Phenotypic responses of the twining vine Ipomoea purpurea (Convolvulaceae) to physical support availability in sun and shade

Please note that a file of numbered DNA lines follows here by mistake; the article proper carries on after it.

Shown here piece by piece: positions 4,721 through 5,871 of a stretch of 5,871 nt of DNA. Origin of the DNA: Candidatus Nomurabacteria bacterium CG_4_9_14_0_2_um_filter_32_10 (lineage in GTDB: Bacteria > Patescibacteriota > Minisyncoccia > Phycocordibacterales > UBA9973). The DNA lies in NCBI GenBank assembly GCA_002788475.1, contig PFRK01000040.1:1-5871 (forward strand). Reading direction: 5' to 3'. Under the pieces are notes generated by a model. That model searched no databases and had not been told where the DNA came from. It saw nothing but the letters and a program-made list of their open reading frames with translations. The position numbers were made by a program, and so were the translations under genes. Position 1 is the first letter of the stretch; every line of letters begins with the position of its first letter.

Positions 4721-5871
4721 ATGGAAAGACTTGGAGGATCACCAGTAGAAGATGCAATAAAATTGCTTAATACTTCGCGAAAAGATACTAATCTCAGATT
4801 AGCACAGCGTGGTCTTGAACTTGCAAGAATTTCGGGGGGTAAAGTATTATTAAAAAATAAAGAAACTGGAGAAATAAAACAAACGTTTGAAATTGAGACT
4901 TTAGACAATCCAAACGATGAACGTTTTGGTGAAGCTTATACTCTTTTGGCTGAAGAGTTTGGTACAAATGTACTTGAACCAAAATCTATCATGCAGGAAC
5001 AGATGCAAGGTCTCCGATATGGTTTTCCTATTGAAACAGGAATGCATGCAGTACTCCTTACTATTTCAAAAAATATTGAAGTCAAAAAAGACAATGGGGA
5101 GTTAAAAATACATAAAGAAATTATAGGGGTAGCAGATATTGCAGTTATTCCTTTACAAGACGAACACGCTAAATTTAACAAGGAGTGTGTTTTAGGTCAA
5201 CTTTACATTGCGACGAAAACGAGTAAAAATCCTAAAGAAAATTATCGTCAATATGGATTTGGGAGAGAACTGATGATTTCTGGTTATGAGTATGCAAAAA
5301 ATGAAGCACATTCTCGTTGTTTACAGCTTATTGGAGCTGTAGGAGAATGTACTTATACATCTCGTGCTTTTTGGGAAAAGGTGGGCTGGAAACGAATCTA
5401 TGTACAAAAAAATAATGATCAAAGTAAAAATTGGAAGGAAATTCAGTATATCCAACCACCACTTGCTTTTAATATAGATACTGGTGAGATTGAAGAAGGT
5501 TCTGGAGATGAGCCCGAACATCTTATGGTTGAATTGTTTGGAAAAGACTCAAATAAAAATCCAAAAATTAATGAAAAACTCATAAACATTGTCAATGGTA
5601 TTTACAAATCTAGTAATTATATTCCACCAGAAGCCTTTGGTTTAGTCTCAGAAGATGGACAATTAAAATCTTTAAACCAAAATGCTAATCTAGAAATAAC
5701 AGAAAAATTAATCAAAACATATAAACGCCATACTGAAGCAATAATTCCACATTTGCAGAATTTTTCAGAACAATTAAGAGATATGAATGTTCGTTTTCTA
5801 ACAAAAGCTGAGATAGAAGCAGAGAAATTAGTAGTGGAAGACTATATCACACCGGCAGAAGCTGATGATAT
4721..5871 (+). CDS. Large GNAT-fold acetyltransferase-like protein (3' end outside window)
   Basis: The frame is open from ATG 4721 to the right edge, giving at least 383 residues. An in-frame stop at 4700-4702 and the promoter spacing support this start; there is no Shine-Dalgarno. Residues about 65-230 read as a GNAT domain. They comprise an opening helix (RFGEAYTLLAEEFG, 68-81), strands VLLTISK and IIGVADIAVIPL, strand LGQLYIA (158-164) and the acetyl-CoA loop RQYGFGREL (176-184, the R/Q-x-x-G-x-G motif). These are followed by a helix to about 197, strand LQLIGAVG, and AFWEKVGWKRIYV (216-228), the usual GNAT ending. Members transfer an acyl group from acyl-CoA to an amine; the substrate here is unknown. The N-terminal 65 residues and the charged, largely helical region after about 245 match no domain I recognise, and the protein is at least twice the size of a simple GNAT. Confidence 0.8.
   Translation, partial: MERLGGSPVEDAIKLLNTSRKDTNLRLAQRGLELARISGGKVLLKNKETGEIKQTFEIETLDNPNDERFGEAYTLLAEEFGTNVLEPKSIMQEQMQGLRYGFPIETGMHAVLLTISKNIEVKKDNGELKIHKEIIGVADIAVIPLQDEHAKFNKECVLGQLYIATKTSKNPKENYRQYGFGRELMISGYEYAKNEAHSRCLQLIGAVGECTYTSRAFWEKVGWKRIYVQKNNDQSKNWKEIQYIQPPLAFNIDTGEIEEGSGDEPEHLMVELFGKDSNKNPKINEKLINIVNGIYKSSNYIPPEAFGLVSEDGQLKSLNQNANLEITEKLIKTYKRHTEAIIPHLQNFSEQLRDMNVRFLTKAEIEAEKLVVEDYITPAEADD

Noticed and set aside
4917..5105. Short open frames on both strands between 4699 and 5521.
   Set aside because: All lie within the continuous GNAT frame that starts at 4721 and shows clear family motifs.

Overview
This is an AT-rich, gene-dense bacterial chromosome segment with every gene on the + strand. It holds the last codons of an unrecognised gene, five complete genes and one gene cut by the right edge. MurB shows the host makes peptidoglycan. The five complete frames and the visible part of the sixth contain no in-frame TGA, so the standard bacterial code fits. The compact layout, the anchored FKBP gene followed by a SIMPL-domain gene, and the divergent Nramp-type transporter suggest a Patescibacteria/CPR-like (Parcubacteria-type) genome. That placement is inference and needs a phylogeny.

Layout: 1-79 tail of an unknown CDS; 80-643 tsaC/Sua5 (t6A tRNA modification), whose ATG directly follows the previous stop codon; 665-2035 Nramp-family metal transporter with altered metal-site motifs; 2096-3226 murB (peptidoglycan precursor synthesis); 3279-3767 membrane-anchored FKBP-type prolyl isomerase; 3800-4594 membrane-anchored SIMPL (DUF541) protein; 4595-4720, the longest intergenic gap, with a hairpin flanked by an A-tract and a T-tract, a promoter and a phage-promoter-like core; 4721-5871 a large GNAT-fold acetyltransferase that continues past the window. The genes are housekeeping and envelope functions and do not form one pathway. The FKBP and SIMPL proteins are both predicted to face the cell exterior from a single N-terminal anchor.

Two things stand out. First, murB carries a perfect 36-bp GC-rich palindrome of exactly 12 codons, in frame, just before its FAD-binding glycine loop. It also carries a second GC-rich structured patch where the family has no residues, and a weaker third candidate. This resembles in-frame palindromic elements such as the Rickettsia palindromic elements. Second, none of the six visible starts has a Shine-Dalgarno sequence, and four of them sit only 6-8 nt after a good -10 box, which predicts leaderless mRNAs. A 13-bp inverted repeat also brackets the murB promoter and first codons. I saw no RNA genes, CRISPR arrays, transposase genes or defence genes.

Vines depend on external support to prevent shading by neighbouring plants. Hence, it is important to determine whether shading enhances the phenotypic responses of vines to support availability. I evaluated the consequences of support availability (a vertical stake) on shoot and leaf traits of the morning glory Ipomoea purpurea (Convolvulaceae) under full sunlight and extreme shade. It was hypothesised that phenotypic responses of vines to support availability should be greater in the shade. In addition, to investigate possible constraints to such phenotypic responses, the correlations among phenotypic traits and the plasticity of such correlations were evaluated. The phenotypic variation of the main stem length and of the number of branches was consistent with the hypothesis, i.e. greater responses to support availability in the shade. In contrast, both internode length and leaf area (two traits that showed a significant and positive correlation) decreased in the sun and increased in the shade with support availability. Petiole length decreased with support in the sun but had no response in the shade. On the other hand, the number of significant trait correlations found in plants in the sun and supported plants was higher than those of shade and non-supported plants, respectively. Several of the correlations were significantly sensitive to the environment. Flowering only occurred in the sun treatment. Whereas no shoot or leaf trait was significantly correlated with flower number in supported plants, both petiole length and shoot biomass showed a significant correlation with such estimate of plant fitness in non-supported plants.